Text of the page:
Aristotelian Ethics & Distributive Justice

Restorative justice is an approach to justice that focuses on the needs of the victims and the offenders, as well as the involved community, instead of satisfying abstract legal principles or punishing the offender. Restorative Justice approaches to crime date back thousands of years. The word restorative justice has appeared in written sources since the first half of the nineteenth century. In Restoring Justice –An Introduction to Restorative Justice, Daniel W. Van Ness and Karen Heetderks Strong say that the term “restorative Justice” was likely coined by Albert Eglash in 1958 when he distinguished between three approaches to justice:

(1) “retributive justice”, based on punishment. (2) “Distributive justice” involving therapeutic treatment of the offenders; and (3) “restorative justice,” based on restitution with input from the victims and offenders. Author Howard Zehr stated that “with crime, restorative justice is about the idea that because crime hurts, justice should be healed. It follows that conversations with those who have been hurt and with those who have inflicted the harm must be central to the process. Restorative justice and traditional criminal justice seeks different outlooks.

Traditional Justice seeks answers to questions such as what laws have been broken. , Who did it, and what do the offenders deserve? These questions are based on the legal aspect. On the other hand Restorative Justice seeks answers to questions such as who has been hurt, what are their needs? , Who has a stake in the situation? And last but not least what is the appropriate process to involve stakeholders in an effort to address causes and put things right. There are studies that were done in 2007 showing the positive effects restorative justice especially for victims. It showed Greater ability to return to work, to resume normal daily activities, and to sleep.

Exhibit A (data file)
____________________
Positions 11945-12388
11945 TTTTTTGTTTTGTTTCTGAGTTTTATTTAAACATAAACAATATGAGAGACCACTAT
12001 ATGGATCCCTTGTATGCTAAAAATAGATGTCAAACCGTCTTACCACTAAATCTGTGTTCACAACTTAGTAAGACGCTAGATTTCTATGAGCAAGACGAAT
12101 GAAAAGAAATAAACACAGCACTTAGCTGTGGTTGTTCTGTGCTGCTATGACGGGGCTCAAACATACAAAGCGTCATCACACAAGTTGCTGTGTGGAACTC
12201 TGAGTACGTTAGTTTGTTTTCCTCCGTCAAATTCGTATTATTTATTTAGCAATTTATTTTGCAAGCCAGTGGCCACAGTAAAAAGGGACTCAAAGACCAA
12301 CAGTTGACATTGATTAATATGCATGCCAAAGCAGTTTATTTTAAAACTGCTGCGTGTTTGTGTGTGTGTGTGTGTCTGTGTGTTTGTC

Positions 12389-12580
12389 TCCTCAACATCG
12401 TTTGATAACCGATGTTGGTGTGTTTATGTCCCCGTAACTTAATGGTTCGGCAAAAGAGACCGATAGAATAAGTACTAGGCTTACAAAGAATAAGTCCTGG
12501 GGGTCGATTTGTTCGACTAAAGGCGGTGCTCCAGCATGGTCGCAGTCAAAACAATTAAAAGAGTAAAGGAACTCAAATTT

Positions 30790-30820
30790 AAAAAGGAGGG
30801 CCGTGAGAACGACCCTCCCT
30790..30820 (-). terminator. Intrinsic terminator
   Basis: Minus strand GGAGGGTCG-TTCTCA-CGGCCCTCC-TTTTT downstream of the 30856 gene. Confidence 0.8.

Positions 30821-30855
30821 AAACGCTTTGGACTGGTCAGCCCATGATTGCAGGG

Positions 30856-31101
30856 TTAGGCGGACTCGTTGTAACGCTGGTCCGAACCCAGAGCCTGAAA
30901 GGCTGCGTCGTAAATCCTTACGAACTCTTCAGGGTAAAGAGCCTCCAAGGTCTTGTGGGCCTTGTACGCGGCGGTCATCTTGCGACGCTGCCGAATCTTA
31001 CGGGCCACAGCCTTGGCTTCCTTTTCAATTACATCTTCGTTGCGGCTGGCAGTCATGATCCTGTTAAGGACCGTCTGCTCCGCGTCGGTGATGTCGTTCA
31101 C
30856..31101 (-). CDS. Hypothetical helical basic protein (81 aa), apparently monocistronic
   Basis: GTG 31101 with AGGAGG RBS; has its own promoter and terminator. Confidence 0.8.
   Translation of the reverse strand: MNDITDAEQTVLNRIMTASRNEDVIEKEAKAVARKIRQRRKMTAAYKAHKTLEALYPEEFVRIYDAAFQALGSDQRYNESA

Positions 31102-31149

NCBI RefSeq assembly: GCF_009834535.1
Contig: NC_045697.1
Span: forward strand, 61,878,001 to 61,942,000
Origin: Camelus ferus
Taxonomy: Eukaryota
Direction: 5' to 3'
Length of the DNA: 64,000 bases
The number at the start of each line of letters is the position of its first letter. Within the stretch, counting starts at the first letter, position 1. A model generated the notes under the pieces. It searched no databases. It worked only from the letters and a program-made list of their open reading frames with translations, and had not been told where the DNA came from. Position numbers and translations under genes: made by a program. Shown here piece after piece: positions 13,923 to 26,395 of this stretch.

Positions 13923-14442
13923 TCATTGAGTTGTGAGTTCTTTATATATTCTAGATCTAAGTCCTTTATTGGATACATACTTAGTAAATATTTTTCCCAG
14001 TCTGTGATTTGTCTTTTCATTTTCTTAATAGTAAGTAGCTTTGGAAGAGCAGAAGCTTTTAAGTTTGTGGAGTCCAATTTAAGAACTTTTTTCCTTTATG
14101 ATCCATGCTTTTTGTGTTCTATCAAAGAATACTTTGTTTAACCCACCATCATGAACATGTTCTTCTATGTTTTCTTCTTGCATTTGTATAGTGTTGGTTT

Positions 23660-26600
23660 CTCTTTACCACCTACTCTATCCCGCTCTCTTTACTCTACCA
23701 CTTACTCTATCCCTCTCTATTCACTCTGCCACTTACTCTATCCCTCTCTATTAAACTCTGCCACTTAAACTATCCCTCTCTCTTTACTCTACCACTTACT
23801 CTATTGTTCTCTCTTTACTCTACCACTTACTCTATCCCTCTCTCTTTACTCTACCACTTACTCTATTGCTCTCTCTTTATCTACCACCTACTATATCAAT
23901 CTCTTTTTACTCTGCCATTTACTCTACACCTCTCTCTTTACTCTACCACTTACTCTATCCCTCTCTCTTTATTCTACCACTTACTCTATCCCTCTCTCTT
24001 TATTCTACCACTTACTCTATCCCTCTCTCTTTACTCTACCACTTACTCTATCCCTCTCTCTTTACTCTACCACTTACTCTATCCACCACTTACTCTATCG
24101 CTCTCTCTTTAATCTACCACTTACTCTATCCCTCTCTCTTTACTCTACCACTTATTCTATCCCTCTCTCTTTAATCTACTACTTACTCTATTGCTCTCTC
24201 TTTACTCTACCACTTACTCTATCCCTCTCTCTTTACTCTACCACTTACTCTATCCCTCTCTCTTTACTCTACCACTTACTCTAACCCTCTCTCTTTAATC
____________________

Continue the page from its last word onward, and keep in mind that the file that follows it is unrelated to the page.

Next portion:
Reduced fear of the offender (especially for violence victims); lower perceived likelihood of another offense; increased sense of security; reduced anger towards the offender; greater sympathy for the offender and the offender’s supporters; greater feelings of trust in others; increased feelings of self-confidence; reduced anxiety. some of the most common criticisms that used against the practicality or realism of restorative justice are: restorative justice erodes legal rights; restorative justice results in net-widening; restorative justice trivializes crime (particularly men’s violence against women);

Restorative justice fails to “restore” victims and offenders; restorative justice fails to effect real change and to prevent recidivism; restorative justice results in discriminatory outcomes; restorative justice extends police powers; restorative justice leaves power imbalances untouched; restorative justice leads to vigilantism; restorative justice lacks legitimacy; and restorative justice fails to provide “justice”.

Additionally, some critics like Gregory Shank and Paul Takagi see restorative justice as an incomplete model in that it fails to fix the fundamental, structural inequalities that make certain people more likely to be offenders than others. Me personally I do feel like Restorative Justice is a variable alternative. I like this aspect because all crimes don’t have to always involve the law. It is a way to not only help the victim get back to a comfort zone but it rehabilitates the offender finding ways to prevent the crime from happening again.

References 1. Zehr, Howard. Changing Lenses – A New Focus for Crime and JUSTICE. SCOTTDALE PA: 2005, 268-269. 2. www. restorativejustice. org.